Here the distinction of economic profits is made because in economics, one has to take into consideration of the opportunity cost. This is the cost of the best alternative activity foregone due to undertaking the farming. The farmer could have become a fisherman or maybe would have put the funds he used to start the farm into an interest bearing account. The benefits that would have accrued from these activities are the opportunity cost. Accounting profit on the other hand just reflects explicit (stated) costs and benefits. From this, the implication is that after adjusting for opportunity costs, the farmers are not being compensated for their foregone opportunities.
If one now applies this to the situation with both "skilled" and "unskilled" workers and I call them that with extreme caution since some of the "unskilled" workers are very skilled at a particular vocation, one observes that the markets for their goods and services are either saturated (especially in the case of the former business trinity) or are going to be saturated in the near future (the case of the firms). They sell a similar product, to many buyers and sellers who are well informed about the demand and supply situations of these firms.
Why then is this an issue if the resulting condition is good for the consumer who will benefit from low prices and bad for the seller who will have to make do with zero profits? It is obviously a good thing for the consumer as he will have cheap stuff. He/she will be able to buy cheap clothes, get a cheap phone, access cheap internet and even have someone do his books for him at a low price. The concern in this article is not for the consumer, it is for the firm and the economy at large.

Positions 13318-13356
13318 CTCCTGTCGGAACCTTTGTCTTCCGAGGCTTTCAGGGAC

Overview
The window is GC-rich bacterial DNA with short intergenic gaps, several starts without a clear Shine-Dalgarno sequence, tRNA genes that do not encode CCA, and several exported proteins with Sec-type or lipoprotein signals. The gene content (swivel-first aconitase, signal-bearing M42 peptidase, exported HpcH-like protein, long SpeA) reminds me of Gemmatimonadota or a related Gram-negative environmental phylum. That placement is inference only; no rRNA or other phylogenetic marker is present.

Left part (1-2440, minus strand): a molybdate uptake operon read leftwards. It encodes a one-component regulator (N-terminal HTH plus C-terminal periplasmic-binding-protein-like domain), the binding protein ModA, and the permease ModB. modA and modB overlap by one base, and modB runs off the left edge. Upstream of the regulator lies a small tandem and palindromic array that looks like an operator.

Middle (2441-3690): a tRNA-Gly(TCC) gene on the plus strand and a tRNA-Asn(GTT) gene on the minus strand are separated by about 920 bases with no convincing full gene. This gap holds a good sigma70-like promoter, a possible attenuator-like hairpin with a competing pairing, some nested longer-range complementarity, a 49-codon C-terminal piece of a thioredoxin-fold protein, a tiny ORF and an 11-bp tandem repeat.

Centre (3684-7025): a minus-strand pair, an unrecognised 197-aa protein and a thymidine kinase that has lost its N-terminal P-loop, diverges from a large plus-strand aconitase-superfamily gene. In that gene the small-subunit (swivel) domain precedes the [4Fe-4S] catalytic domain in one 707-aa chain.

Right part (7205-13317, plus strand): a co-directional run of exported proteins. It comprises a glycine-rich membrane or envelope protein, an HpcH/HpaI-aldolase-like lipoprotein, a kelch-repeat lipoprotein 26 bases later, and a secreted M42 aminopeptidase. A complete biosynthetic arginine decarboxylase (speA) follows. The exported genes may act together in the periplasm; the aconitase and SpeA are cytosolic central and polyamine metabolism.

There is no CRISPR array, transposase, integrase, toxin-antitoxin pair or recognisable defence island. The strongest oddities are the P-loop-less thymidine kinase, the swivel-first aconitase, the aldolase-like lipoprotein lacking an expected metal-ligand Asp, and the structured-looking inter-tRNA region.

Low profits will add little value to the economy as in the long run, firms will have no incentives to hire new workers and expand their activities. They will pay less in taxes and therefore add little revenue to the taxpayer. There will then be little income for the government to achieve infrastructure expansion and carry out their mandate.
Furthermore, for me it reflects a failure of our educational system. The clear lack of a stimulating and empowering educational system has two effects. A narrow skill base from which more diverse business ideas can emerge and a monkey see monkey do business climate. The country's business environment needs clear innovation or otherwise many of the existing businesses will have to make do with penny pinching from meagre earnings adding no enterprise value to the economy. Imagine one wanted to buy the businesses; the small earnings will lead to low valuations from potential investors as future earnings are limited. Most business valuations are contingent upon valuing future cash flows so as to get a present value of the business. The businessmen in the businesses and firms therefore lose in their investments from both an earnings perspective as well as an asset growth perspective.
We need more innovation through I suggest better education so that we can have a robust business climate within the country.